Nanotubes: cellular membranes on supply
Osmotic forces play a role in nanotube formation in cells
When unfolding a tent for the first time, you may wonder how the huge tarpaulin fits into a bag the size of a football. Biologists wonder about something similar: when a cell divides, the surface area of the cell membrane grows. Moreover, when molecules are brought from one organelle to another inside the cell, membrane-enclosed transport vesicles are formed. So that membranes can be made available quickly, they are stored within the cells in the form of nanotubes, tubular membrane structures – similarly to a tarpaulin that has been folded together. Researchers at the Max Planck Institute of Colloids and Interfaces in Potsdam have now discovered a mechanism used by cells to generate stable membrane nanotubes.
Nanotube formation in a vesicle containing two droplets (PEG - dark, and dextran - green). The membrane is labelled in red. After deflation of the vesicle, nanotubes form within the PEG-rich phase and accumulate at the interface between the two droplets. (a-c) Vertical cross sections of the vesicle; (d) top view of the nanotubes located at the interface.
Tubular membrane structures can be found in many areas of a cell: in the Golgi apparatus, a type of sorting station in which transport vesicles are formed; in the mitochondria, the power plants of the cell; or in the endoplasmic reticulum, a type of duct network within cells. The tubes have a diameter ranging from a few nanometres (one millionth of a millimetre) to a few micrometres (one thousandth of a millimetre). The thinner the tubes, the greater the surface to volume ratio. They are therefore ideal for storing a lot of membrane in rather small spaces. Researchers believe that motor proteins can use energy to pull nanotubes from cellular membranes. “However, motor proteins are not always found in the areas of the cell where membrane nanotubes are formed,” says Rumiana Dimova, a researcher at the Max Planck Institute of Colloids and Interfaces and co-author of the study. For this reason, she believes that there must be another mechanism to generate stable nanotubes.
The Potsdam-based researchers may have now found the answer to the riddle. “The mechanism generates stable nanotubes without forces having to be exerted on the membrane. It therefore seems to work without the need for motor proteins,” says Dimova. Part of the mechanism is based on a phenomenon that is omnipresent in the world of membranes, the so-called osmosis. If certain molecules are present in a larger concentration outside the cell than inside the cell – i.e. they form a so-called hypertonic solution – then water will flow out of the cell and the cell will contract.
The researchers in Potsdam have reproduced such concentration differences using artificial vesicles the size of a cell, which contain a mixture of two polymers, namely polyethylene glycol (PEG) and dextran. “Biopolymers are found in a similarly high concentration in living cells,” says Dimova. “For this reason, we consider the vesicle to be a good model of a cell.” The researchers transferred the vesicle to a hypertonic solution, which caused the vesicle to release water and to shrink in volume.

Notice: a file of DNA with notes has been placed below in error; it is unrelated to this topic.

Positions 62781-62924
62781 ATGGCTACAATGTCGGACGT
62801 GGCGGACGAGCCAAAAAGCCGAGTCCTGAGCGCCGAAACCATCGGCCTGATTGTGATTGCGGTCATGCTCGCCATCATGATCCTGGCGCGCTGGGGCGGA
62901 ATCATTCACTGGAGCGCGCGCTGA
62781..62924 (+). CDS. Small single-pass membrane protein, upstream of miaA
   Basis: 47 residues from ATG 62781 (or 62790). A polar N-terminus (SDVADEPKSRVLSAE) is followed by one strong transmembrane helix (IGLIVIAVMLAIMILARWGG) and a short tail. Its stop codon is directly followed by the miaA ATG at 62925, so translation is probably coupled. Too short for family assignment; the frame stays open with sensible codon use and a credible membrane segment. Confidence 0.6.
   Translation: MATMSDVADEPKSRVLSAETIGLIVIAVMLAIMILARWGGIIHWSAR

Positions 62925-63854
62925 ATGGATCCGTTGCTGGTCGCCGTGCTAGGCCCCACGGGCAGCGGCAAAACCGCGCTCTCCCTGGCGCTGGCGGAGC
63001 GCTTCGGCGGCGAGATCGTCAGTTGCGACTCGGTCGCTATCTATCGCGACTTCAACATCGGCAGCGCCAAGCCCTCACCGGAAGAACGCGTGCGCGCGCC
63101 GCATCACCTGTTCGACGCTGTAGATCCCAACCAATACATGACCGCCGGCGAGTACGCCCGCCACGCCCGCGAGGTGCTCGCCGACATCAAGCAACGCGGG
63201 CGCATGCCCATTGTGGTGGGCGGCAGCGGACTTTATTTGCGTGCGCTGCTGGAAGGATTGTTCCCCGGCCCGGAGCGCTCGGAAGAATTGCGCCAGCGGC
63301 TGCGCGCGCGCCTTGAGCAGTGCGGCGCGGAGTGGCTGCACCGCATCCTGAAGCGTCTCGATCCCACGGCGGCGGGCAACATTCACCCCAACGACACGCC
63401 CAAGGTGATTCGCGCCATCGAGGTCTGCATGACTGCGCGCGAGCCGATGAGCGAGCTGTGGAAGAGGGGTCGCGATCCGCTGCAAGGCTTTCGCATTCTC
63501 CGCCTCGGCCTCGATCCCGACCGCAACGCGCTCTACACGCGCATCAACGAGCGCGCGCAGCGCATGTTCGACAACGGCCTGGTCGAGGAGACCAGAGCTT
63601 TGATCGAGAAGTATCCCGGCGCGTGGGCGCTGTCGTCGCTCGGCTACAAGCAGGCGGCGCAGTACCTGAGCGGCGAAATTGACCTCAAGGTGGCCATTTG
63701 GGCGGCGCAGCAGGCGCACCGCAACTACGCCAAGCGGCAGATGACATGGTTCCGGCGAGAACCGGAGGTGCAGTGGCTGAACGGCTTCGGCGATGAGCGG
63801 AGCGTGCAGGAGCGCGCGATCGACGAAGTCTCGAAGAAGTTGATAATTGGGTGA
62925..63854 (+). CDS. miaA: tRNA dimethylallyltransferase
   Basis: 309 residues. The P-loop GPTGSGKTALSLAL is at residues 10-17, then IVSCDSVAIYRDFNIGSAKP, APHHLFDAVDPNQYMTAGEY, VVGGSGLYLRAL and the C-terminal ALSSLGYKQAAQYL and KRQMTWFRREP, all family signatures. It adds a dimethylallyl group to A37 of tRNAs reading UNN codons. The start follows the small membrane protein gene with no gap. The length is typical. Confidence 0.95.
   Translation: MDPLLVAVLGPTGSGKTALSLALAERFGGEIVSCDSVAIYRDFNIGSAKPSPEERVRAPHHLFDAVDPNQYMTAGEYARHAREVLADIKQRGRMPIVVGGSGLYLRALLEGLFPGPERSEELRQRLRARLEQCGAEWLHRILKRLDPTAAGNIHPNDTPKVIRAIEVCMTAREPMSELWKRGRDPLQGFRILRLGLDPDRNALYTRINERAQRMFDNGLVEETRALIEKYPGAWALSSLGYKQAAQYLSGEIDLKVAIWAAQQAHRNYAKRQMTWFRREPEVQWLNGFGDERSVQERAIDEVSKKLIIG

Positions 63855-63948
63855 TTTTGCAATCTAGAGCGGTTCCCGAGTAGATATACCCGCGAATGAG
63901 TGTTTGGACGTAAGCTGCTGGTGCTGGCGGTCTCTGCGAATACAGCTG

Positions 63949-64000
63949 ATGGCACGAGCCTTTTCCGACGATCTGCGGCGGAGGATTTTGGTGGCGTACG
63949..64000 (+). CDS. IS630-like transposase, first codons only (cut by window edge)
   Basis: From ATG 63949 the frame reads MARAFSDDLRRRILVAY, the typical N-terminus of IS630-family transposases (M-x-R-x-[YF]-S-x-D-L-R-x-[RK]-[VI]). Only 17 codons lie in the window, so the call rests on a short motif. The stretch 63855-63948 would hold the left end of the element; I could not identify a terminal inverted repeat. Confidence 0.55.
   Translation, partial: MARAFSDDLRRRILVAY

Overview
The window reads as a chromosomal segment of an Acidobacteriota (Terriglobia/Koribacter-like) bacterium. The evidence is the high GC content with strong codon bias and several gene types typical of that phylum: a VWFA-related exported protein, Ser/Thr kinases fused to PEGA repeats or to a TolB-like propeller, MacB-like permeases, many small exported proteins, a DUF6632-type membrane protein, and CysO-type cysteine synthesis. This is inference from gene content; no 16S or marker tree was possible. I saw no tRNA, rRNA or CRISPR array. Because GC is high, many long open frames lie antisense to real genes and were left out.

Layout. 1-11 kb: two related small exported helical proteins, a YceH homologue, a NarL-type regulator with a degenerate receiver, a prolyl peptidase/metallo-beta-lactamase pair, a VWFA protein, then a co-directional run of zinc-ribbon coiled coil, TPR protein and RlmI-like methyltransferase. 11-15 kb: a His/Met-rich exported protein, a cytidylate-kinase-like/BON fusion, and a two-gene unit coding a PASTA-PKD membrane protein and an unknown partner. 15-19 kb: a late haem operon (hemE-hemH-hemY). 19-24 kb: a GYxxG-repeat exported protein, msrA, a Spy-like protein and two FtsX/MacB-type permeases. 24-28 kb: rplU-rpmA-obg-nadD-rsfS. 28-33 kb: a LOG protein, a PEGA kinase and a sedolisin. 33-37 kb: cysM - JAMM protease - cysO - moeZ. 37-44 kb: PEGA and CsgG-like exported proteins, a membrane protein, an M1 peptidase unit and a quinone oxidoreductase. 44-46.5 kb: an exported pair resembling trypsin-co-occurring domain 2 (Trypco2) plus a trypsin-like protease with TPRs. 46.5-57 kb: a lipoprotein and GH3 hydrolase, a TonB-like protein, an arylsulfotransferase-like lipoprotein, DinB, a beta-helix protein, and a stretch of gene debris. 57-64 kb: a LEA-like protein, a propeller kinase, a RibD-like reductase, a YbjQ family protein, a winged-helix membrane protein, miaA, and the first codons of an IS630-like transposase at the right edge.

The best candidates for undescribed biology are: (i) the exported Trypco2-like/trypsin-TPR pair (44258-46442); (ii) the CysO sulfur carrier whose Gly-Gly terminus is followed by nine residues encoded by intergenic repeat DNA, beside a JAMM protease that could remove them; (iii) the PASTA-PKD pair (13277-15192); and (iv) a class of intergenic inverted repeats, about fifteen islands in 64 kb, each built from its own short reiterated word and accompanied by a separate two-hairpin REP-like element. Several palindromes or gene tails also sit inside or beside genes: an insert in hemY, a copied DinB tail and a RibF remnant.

However, what happened was completely different to a scenario in which, for instance, a beach ball is deflated and then simply collapses into a flat pancake. The outflow of the water caused the concentration of the dissolved polymers in the vesicle to rise. This, in turn, caused the two polymers to separate. As a result, two separate droplets of different sizes formed in the vesicle, much like the shape of a snowman with one large sphere (mainly containing PEG molecules) and one smaller sphere (predominantly containing dextran molecules).
Using a fluorescence microscope, the Potsdam-based researchers observed that membrane nanotubes formed in the PEG-rich area and accumulated at the interface between the two droplets. The scientists showed that about 15 % of the membrane surface had been stored in the tubes. The resolution of the microscope was not sufficient to be able to determine the diameter of the tubes. However, the researchers estimate it to be about 240 nanometres.
The researchers also have an explanatory model for the emergence and stability of the nanotubes. They found that solution flows of different densities are triggered when the polymers are separated. These exert forces on the membrane and thus contribute to the formation of the tubes.
The next question the scientists asked was what causes the membrane tubes to remain stable. A theoretical analysis of the observed membrane shapes revealed that stable tubes only emerge if the two sides of the membrane have an asymmetrical, molecular structure. This asymmetry is caused by the interaction between the membrane and the biopolymers. There is a high concentration of PEG molecules on one side, whereas on the other side there are no such molecules. Because the PEG interacts with the lipid molecules within the membrane, the membrane attempts to curve inwards. The formation of nanotubes accommodates this behaviour of the cellular membrane. The researchers observed that the nanotubes disappear again if the vesicle is allowed to inflate once again through osmosis.
“For natural cells, it is easy to generate asymmetry – similarly to what we have seen in our experiment,” says Dimova. The bio-physicist therefore believes that the newly discovered mechanism could be used in living cells to store the membrane surface. However, proof of this is still pending.
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